Saying and Doing

04 June 2017

Saying and Doing
Written by Geoff Warne.

He dies. Shock. Dismay. Bewilderment…
He’s alive! Astonishment. Joy. Wondering…
He’s ascended. Questions. Apprehension. Waiting…

And then Pentecost. Power. Energy. Explosion. 
The very thing that Jesus promised, now happens. God’s Holy Spirit starts to be poured into the lives of not just the special few but everybody. And immediately the Spirit does what Jesus said he would. He starts to remind Jesus’ followers of everything Jesus had said to them. Why? So they can say things like the Master said, and do things like the Master did. The saying and the doing are to go hand in hand because – as the disciples had seen – that’s how it was with Jesus and, more than anything else, they want to be like him.

The saying starts at Pentecost. Jesus had gone around preaching and teaching the good news of the kingdom of God: that in him, God was now intervening decisively in human history. Jesus stayed local, so his audience was mainly the people of Israel, but he was clear that he expected his followers to go beyond that – to make disciples of all nations. 

So in Acts 2 we read how on Pentecost Day the believers, filled with the Spirit, start to speak in other languages. Fifteen people groups are listed: very likely there were many more than fifteen languages. Peter, who doesn’t seem to have been particularly eloquent before but is now transformed by the Holy Spirit, steps forward and makes a speech declaring that Jesus is both Lord and Messiah. People are deeply convicted. Three thousand people from among those fifteen nations become believers. God’s Spirit is active. God’s mission – to draw men and women worldwide back to him – continues. And the church is born. 

The doing also starts at Pentecost. When Jesus announced his ministry in Luke 4 he quoted some verses from the book of Isaiah that were actually about him. ‘The Spirit of the Lord is upon me, for he has appointed me to preach good news to the poor’. The quote goes on to reveal the depth of Jesus’ concern for the prisoner, the blind person, the downtrodden. That becomes a key element of his ministry: healing, releasing, cleansing, restoring, and a deep concern for the poor and the marginalised. All done not from a sense of duty or compulsion but out of love. Indeed, Jesus is clear that ‘love one another’ and ‘love your neighbour as yourself’ are to be the mark of his followers.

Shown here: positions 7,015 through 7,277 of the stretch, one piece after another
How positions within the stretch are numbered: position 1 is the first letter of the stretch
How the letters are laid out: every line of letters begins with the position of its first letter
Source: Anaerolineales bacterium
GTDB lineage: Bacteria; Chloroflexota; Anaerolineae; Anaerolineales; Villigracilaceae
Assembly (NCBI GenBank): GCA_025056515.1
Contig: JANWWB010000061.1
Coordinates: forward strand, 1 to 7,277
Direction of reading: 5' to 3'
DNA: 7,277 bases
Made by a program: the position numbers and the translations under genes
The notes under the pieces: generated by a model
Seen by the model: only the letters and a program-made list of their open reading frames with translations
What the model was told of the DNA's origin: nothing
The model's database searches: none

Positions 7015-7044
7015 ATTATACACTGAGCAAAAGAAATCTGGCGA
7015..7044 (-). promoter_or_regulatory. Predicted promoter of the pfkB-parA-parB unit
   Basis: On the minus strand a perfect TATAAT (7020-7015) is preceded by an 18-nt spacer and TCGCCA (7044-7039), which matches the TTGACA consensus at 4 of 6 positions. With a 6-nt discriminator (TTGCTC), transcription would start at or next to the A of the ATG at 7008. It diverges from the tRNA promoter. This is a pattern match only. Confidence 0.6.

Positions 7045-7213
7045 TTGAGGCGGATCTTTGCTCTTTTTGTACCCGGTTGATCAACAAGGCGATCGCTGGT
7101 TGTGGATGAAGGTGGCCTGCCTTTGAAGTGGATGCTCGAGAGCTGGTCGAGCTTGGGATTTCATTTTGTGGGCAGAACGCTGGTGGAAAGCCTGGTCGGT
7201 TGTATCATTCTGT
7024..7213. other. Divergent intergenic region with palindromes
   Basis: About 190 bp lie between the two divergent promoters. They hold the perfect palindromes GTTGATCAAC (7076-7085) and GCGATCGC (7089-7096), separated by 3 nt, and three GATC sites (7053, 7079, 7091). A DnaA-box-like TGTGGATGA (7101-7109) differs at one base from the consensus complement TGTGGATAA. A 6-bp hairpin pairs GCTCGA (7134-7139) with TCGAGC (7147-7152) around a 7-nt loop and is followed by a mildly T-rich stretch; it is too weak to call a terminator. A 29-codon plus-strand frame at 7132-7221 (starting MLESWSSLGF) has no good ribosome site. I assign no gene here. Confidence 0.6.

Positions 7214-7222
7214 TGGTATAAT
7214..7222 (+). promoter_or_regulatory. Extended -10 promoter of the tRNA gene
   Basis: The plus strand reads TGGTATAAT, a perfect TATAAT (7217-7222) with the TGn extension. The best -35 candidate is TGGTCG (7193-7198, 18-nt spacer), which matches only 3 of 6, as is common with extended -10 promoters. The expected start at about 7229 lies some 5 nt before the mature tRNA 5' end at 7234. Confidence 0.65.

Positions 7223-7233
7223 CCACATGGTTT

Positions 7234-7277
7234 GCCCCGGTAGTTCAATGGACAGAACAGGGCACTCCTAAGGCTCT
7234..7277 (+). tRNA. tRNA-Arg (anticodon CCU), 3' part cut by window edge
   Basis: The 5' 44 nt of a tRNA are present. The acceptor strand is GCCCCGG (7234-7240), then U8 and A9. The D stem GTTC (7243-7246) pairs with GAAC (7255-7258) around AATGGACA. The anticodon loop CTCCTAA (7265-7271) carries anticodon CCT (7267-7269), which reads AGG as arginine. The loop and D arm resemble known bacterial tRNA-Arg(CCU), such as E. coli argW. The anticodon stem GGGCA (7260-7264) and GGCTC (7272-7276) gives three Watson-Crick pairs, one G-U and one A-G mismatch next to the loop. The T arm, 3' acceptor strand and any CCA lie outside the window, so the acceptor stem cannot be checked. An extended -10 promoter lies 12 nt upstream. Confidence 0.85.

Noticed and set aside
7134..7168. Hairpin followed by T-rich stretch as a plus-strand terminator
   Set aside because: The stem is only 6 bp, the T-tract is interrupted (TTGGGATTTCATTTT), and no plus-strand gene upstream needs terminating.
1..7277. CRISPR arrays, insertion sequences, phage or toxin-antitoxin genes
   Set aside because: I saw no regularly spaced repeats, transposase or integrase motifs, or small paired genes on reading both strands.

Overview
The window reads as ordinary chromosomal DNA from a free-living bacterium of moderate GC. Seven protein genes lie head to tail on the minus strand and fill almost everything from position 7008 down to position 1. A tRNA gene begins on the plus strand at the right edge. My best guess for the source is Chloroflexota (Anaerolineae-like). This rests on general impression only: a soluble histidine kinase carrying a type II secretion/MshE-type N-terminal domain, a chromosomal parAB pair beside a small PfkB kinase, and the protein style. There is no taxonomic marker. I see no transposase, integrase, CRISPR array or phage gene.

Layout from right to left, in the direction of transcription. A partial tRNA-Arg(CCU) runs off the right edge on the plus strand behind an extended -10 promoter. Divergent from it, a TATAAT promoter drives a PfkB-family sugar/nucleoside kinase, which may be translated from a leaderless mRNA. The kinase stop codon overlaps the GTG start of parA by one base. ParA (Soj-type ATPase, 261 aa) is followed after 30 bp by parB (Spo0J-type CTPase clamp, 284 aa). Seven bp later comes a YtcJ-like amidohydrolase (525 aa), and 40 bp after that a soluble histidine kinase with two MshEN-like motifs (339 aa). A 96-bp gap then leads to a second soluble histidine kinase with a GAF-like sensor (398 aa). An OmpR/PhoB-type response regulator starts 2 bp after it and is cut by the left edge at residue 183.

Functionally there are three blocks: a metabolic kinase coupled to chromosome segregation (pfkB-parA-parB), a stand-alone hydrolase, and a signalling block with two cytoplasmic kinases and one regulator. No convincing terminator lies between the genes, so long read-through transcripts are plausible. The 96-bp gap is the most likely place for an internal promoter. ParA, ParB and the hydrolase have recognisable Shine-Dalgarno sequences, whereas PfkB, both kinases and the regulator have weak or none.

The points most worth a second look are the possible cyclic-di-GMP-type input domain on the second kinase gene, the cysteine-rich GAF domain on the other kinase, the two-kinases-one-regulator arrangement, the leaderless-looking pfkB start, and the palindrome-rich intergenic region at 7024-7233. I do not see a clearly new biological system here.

So in the same Pentecost chapter, Acts 2, we read what the new church begins to do. Some new Christians are in need, so others share their meals and their resources – sometimes selling their possessions in order to provide for others. Later we are told ‘there was no poverty among them’ and we read of special concern and action for the more at-risk people of the day: widows, orphans, immigrants, slaves, prisoners. Later still. Christians begin to question the structures and human systems that cause poverty and start to champion the cause of the poor and powerless. 

What we see here is integral mission in practice. Saying and doing. Proclaiming the good news, and demonstrating what it means in practice. This is not a theory or a programme: it’s the natural result of following Jesus’ pattern of life, made possible by the Spirit living within us. And it continues – today – to result in changed lives and changed communities. I think of the villages on the other side of the mountain from The Leprosy Mission’s hospital in Nepal. Local staff tell me they were dark places but as people have come to know Jesus Christ, darkness has become light – a worshipping community devoted to improving livelihoods and conditions in the village. I think of the ‘Farming God’s Way’ project (pictured), which is transforming poor communities in Mozambique through a sustainable farming method, based on Biblical training and principles, to unlock the potential of the land and be good and faithful stewards of God’s creation. And I think of how The Leprosy Mission’s work in Sri Lanka has resulted in hundreds of church pastors and their congregations reaching out to befriend and include people affected by leprosy, in the name of Jesus, because that’s what Jesus did. 

This is integral mission and it’s Pentecost: it’s the Spirit at work through Jesus’ followers. Through it we see the flowering of peace, love for the marginalised, justice and prosperity. A foretaste now of what God will one day bring to completion in the new heaven and earth over which Jesus Christ will reign. 

Geoff Warne was General Director of The Leprosy Mission International from 2006 to 2016 and has been involved with The Leprosy Mission since 1981.